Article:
Rolling Thunder has used this kiosk to educate tourists about POW-MIA issues and to sell patches/military items to raise money to support veterans.
There are four SolarWorld Sunmodules that light the kiosk at night. Each panel kicks out 270 Watts (1080 total) and costs $276. Before the solar, it was powered by propane and apparently, it burned down in 2010.
While looking at this kiosk, I couldn't help but think about M-PESA, the mobile banking phenomenon in Kenya. With M-PESA, the client buys e-cash at any agent and sends it to any other mobile phone user in Kenya. You can find agents ANYWHERE...kiosks, corner stores, and even vehicles. According to this May 2013 Economist article, there is a network of 40,000 agents that serve 17 million Kenyan users!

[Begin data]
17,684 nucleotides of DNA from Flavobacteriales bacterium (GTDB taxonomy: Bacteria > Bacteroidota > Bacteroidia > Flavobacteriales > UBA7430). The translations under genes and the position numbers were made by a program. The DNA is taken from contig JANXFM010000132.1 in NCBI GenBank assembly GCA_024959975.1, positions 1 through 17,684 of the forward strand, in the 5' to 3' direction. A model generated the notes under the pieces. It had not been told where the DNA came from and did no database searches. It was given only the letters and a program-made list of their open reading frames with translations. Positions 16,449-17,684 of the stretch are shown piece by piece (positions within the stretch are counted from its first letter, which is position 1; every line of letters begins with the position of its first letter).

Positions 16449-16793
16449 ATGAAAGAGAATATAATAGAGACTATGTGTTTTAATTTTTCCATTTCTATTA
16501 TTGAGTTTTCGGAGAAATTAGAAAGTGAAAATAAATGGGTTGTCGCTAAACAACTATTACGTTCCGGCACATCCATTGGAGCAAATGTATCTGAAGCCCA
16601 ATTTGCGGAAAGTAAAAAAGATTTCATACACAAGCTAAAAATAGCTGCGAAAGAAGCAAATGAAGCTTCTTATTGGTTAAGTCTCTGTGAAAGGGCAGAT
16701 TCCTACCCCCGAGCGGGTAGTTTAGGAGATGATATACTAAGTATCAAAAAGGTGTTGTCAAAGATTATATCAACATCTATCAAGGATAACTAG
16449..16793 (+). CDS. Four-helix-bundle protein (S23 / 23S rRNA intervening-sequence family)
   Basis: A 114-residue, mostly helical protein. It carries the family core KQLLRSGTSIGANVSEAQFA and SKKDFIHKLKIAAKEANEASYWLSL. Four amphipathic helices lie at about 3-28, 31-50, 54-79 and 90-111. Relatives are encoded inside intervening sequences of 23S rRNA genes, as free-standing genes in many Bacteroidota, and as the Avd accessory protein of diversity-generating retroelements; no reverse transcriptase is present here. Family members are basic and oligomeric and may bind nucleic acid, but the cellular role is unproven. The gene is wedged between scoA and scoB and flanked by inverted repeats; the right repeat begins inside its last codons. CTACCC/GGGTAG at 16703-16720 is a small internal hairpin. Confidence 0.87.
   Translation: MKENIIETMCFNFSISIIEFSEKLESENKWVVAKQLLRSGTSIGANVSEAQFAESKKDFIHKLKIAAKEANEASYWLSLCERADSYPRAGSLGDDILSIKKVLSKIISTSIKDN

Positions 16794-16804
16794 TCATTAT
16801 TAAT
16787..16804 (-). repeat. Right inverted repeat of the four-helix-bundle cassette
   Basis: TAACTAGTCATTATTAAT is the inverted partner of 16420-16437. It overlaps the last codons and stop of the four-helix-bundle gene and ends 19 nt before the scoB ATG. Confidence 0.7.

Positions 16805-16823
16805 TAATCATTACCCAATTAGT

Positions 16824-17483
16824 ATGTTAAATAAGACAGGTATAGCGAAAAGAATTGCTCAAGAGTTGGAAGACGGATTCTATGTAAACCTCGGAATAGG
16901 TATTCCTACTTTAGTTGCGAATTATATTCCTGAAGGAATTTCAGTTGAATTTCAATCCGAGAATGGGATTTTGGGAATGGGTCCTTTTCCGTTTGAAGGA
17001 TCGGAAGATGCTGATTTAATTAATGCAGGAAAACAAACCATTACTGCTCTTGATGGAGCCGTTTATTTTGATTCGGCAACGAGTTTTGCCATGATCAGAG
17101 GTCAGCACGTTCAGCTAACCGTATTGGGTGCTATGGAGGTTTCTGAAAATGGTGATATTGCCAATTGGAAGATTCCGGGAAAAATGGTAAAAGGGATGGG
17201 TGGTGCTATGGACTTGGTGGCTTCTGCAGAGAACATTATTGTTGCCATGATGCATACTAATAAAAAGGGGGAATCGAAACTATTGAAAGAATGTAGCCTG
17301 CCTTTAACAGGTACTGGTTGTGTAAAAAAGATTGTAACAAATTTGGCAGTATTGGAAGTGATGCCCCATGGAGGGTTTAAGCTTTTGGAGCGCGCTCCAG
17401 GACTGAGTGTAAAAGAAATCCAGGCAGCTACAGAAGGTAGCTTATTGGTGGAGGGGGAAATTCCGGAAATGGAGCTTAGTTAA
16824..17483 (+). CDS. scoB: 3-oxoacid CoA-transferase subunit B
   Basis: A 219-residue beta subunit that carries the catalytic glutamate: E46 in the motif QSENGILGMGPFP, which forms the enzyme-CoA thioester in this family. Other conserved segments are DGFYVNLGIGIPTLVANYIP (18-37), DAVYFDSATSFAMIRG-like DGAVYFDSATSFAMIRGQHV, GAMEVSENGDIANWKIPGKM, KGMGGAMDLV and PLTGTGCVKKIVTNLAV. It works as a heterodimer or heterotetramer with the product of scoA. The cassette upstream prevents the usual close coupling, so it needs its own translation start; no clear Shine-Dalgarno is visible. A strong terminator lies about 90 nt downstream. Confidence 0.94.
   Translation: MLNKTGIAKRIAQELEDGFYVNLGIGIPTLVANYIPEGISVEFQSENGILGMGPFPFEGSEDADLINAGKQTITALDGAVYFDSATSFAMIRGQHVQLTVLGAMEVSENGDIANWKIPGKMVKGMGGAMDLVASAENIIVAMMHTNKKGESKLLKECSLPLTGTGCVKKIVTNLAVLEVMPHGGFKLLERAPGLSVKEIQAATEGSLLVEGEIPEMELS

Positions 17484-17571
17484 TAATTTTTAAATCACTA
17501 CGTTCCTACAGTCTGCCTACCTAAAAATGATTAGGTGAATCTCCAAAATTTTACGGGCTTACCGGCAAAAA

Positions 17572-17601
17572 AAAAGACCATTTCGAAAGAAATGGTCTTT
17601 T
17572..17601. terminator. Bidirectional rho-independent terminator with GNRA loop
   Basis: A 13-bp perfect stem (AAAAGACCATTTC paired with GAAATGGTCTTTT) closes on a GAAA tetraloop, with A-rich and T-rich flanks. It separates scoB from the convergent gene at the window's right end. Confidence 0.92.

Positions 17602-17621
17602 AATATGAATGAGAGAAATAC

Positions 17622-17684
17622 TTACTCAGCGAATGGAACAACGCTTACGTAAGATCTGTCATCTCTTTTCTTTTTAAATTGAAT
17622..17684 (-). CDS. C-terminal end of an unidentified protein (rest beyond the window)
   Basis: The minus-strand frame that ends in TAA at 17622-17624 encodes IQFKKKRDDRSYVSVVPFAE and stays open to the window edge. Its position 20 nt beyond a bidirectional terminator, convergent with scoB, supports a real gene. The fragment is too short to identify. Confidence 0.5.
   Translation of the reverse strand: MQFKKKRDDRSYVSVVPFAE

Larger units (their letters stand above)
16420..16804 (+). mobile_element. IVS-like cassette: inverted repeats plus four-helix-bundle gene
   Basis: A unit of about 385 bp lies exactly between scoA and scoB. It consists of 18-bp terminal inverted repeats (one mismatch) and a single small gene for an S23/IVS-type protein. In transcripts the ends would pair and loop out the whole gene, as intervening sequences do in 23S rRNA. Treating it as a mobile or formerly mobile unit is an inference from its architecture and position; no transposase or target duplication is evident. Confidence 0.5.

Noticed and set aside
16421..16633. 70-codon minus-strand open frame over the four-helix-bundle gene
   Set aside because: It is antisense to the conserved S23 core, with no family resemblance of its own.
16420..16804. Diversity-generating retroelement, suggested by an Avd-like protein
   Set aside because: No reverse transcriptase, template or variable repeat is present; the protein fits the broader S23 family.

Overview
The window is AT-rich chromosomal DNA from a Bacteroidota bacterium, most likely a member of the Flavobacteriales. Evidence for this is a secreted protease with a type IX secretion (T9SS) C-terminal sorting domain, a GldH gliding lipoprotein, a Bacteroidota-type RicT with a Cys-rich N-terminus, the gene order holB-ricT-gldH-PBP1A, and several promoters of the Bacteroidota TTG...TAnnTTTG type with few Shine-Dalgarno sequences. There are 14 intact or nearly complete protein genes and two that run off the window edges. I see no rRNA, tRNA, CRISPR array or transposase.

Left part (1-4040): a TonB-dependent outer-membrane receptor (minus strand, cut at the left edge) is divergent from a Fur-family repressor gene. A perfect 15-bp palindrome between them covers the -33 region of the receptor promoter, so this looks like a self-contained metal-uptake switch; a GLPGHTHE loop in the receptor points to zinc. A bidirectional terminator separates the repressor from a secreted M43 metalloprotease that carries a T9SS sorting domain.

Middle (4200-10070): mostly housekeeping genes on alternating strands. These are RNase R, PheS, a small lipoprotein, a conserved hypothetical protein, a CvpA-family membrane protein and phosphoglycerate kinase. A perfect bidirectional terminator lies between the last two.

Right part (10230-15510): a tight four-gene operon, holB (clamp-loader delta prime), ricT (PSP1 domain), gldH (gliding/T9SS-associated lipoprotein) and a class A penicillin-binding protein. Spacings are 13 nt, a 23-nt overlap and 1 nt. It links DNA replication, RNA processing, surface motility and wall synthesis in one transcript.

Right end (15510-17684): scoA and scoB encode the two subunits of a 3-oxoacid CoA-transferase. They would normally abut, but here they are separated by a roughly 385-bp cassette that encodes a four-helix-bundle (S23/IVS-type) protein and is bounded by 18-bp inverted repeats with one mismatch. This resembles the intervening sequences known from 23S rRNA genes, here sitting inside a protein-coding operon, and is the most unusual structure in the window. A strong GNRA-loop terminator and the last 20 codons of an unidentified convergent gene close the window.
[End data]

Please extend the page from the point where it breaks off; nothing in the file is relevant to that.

However, electricity is a big problem. National electrification levels in Kenya remain below 30% (National Bureau of Economic Research). Many of the agents operate in rural areas, where electricity is least accessible. Kiosks need electricity to charge phones, operate computers, and remain lit at night.
Photo credit: Reuters
Mobile Solar Kiosk and the Solarkiosk, which made a big splash in Ethiopia in July 2012. Although the products are fascinating, it's the basic solar kiosk idea that's king. Readers, I'll keep you posted on the inevitable competition to bring solar kiosk costs down. You'll be seeing the results both in rural Kenya and D.C.